Thoughts on Flock 0.9
Recently the social web browser company Flock rolled out a milestone release, version 0.9. While it's not a 1.0, the new release totes some awe-inspiring new features that put it on a different level than the last major release, Beta 1 (my review), almost a year ago. Over the last year there have been a few hurdles for Flock, including co-founders leaving the company and Firefox seemingly stepping on Flock's toes with a social networking feature in the works called The Coop.
Although, just for the record, after having talked with Will Pate of Flock last month about The Coop issue, he doesn't see it as a threat to Flock. If anything, it's better as Flock will expand upon and improve capabilities offered by The Coop. (Flock is based on Firefox.)
What's NewIf you have used any earlier versions of Flock, it will become immediately apparent to you that some moderate changes were made to Flock's default theme and interface. While I think that some of the theme's design might be a little too ambitious, what with the heavy use of gradients and all, it definitely has some spark to it, if that's your thing. In general, the theme appears to be "too busy" in my opinion.
Features present in older versions such as integration with Flickr have become more streamlined in the sense that it's easier to get them working. I remember having to go through a wizard to setup my Flickr account in older versions. In 0.9 all I have to do is log into Flickr and Flock's advanced media features are automatically activated. The media bar now supports Truveo and YouTube, although I found browsing YouTube videos in the media bar a bit hard since they don't play inside the media bar and open up a new YouTube page or window pop-up.
One of the newest features is called My World. Essentially it ties all of Flock's features - media integration, feeds, favorites - into a local, personal start page similar to a simplified version of Netvibes or Google Personalized Home.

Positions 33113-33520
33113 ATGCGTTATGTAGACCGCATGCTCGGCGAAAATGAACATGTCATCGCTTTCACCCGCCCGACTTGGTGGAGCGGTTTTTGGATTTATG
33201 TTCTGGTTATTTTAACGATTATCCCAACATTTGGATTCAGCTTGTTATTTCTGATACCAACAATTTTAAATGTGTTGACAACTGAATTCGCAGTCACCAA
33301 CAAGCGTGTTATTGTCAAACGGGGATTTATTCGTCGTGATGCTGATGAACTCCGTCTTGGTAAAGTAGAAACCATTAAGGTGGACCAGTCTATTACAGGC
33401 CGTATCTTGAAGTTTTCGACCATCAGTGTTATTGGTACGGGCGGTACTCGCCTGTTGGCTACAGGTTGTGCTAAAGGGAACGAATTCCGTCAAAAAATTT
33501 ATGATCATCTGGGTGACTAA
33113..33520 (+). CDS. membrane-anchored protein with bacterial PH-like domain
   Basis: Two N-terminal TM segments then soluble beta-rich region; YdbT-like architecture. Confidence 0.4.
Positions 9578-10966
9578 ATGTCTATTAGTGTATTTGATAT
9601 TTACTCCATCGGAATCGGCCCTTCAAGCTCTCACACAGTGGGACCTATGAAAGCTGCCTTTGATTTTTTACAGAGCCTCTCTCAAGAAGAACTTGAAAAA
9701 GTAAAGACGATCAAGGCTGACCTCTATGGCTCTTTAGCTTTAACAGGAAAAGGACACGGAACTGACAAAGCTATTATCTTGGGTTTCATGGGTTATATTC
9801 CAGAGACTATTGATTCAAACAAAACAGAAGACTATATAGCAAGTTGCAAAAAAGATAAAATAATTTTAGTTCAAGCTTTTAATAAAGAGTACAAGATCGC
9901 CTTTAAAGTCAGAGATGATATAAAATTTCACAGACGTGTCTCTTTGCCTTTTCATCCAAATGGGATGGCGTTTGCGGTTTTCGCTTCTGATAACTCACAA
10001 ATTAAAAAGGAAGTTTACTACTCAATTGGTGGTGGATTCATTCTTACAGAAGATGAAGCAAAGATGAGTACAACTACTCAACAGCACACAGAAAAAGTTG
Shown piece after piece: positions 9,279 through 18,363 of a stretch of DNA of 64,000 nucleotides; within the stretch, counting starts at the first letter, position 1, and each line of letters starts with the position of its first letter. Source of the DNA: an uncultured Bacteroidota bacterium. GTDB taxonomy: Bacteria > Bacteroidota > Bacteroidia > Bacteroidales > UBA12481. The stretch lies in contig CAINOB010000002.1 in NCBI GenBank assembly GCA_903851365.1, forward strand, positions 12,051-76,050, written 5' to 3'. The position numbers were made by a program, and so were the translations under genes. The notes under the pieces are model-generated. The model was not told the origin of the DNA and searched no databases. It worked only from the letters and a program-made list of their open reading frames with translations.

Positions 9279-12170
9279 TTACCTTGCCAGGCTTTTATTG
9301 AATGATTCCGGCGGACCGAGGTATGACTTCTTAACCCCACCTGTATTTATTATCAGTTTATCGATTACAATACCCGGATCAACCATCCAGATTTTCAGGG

The way favorites are managed has changed since the last version to the point where viewing bookmarks only consumes the sidebar area instead of the Safari-like whole page method. I find this to be a plus as I loathed the old way of managing favorites. I just want to be able to flip open a sidebar and see my last favorites.
Since Flock is Firefox-based, expanding it is as easy as installing Firefox add-ons. This used to be a huge problem with older versions of Flock and you had to "convert" Firefox add-ons/extensions to a Flock format. I tested this by installing Firebug for Firefox and it worked flawlessly, leading me to believe that the Flock team spent time on add-on compatibility.
Older Flock features such as Flickr photo uploading and blog posting are still present and feature a slight design tweak for the better.
Other Social FeaturesIn addition to the media integration with the media bar and the favorites bar which ties in with the favorites button to bookmark sites online and locally, I noticed an icon in the address bar to share a link. If you're on a page you'd like to send to a friend, click the icon of a letter and Flock will open your default email client (Gmail in my case) and put the URL in the subject and body of a new email.
Live search has always been a boon for Flock and the same goes for version 0.9. If you have ever messed with Inquisitor for Safari - it's the same principle. Search results appear as you type. Favorites and recently visited websites are included in live results by default.
The last thing I'd like to mention about version 0.9 is a newfound new user friendliness. Let me give you an example. If you visit a site that has a syndication feed that you have not already subscribed to, Flock will flash the RSS icon and show you how to subscribe to the site if you're interested. That's the type of thing that not-yet-tech-savvy people would come to appreciate. This of course can be disabled after the first time you see it.
OverallFlock is very much so a social media browser, tying in your accounts to various "Web 2.0" and social services for use in one place. I can only imagine what Flock would be like if the media bar supported social networking sites like Facebook - you could be able to search for people in the bar. However, for the new Flock user the interface seems confusing - lots of icons, lots of menus, et cetera. On the upside though, Flock 0.9 seems speedier than what I can remember about the older versions.
Personally, I will remain with Firefox as I prefer the simple, bare bones layout with only my bookmarks and I have no problem with visiting Flickr to view photos instead of opening Flock's media bar - especially considering I am not exactly restricted in screen real estate. To put it in other words, maybe I'm just not the right target user? In example, I only bookmark interesting things on del.icio.us maybe once every two weeks.
Regardless, I'm still curious about what version 1.0 holds. What do you think?